One of the most common ways to help activate bowel movements is exercise, as the colon responds well to physical activity. However, it appears that high intensity interval training (HIIT), a workout that has been a fitness trend since 2014, could actually cause digestive problems.
This is according to functional nutrition programme instructor Dr Robin Berzin who, in an interview with MBG, said she found that many patients who regularly do HIIT workouts suffer from digestive problems.
“One patient of mine was doing high-intensity interval training almost every day, and it was actually overly stressing her body,” Berzin told the publication.
HIIT and constipation
HIIT is a smart way to integrate fitness in your life because it gives you maximum results in minimum time if you’re willing to push your limits. Many people prefer it to a more steady-paced exercise regime like cardio. For example, a 20 minute-session of HIIT will give you the same kind of afterburn as a steady 35 to 40 minute cardio session, according to Dr Michele Olson, professor of exercise science at Auburn University at Montgomery, Alabama. It can be done almost anywhere without weights or equipment, so it’s not hard to see why it’s considered a magical exercise formula.
For many people, HIIT is a no-brainer because of its ability to build muscle, burn fat and improve cardio in a short amount of time. However, due to its intensity, this workout causes stress to the gut and does not allow time for relaxation, which can lead to digestive problems.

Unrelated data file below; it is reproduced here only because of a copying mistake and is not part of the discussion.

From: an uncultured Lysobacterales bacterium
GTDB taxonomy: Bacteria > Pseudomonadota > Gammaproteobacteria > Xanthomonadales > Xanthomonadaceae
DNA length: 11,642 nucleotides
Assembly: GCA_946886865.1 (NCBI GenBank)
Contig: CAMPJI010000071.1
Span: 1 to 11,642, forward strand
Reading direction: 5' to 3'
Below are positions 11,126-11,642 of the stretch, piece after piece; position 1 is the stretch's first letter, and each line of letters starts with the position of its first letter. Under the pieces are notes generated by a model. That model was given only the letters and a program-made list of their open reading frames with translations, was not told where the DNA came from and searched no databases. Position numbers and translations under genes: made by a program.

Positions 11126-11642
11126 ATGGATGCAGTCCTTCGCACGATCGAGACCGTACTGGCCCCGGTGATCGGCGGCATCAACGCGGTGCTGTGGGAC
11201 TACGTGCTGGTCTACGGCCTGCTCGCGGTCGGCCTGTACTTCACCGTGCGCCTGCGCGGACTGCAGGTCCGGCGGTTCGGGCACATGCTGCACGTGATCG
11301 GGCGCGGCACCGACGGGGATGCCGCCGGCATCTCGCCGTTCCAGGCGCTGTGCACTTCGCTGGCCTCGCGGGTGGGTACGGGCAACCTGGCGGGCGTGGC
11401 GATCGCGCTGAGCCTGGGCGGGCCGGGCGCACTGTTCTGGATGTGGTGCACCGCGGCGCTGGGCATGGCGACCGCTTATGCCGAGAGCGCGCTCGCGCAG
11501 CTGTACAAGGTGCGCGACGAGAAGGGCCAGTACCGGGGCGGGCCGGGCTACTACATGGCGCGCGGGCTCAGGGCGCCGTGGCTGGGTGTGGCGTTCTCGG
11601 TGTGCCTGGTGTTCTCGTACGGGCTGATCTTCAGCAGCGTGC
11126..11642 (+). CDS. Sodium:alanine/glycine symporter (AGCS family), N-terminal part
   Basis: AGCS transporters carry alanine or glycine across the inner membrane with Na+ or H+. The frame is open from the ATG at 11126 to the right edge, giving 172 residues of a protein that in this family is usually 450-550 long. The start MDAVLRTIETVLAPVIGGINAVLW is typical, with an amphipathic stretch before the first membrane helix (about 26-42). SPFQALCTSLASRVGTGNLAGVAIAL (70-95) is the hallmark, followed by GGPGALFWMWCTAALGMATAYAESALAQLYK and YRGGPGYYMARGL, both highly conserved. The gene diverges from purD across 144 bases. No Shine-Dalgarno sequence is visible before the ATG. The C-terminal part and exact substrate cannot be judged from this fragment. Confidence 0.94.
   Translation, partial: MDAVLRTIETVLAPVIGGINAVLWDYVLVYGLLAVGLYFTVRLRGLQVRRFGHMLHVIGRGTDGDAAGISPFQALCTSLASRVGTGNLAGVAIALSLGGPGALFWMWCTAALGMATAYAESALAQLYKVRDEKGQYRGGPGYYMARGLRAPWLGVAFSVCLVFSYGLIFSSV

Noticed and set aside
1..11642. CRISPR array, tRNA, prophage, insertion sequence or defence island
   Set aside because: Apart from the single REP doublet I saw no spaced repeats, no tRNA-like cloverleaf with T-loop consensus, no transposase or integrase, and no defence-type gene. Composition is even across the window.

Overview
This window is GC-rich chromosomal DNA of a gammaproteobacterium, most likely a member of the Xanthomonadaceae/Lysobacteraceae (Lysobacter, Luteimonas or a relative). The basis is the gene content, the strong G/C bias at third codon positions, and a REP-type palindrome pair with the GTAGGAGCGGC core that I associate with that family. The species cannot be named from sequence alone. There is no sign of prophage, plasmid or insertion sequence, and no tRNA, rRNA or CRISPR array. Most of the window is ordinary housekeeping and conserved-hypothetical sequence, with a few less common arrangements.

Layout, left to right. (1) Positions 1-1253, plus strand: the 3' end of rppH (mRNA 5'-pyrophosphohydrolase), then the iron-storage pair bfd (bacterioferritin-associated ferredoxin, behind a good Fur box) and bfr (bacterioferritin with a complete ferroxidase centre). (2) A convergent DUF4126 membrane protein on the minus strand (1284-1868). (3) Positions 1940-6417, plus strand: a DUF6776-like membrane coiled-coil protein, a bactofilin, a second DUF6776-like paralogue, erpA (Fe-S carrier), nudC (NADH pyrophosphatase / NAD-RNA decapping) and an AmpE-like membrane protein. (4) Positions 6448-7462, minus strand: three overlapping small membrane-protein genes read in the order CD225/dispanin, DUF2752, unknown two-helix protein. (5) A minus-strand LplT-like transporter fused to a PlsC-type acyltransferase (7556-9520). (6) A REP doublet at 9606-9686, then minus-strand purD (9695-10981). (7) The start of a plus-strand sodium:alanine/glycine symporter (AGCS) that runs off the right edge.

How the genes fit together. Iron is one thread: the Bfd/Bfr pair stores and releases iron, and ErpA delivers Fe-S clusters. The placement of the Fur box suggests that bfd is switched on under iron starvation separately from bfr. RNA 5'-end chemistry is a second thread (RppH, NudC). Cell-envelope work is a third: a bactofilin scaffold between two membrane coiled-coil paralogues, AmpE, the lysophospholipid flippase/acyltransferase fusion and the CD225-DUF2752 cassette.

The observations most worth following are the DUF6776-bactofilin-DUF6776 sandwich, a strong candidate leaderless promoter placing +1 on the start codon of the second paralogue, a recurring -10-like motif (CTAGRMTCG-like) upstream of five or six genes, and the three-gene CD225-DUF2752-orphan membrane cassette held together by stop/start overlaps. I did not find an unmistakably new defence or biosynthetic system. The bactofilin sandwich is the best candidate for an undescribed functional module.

“What we know is that for the gut to move, it has to relax. And when you’re in a state of stress all day, and then do high-intensity interval training over and over again, it may never give the gut that time to relax, digest and move,” Berzin explained.
Turning to low-intensity workouts
The good news, however, is that you don’t have to give up HIIT altogether. Incorporating low-intensity restorative workouts into your fitness routine could combat the stress your gut experiences. Yoga, Pilates and walking are some activities that will allow your digestive system to move and relax, aid digestion and ultimately keep your digestive tract healthy.
It is generally advised that you do not do any high intensity workouts immediately after having a meal, as it will end up being counterproductive. Not only will you feel sluggish, but your food won’t have time to digest, which can then lead to constipation. If you’re going to eat before HIIT, make sure it’s something nutritional and light – such as half a banana and some yoghurt, fitness trainer Helle Hammonds told Women’s Health.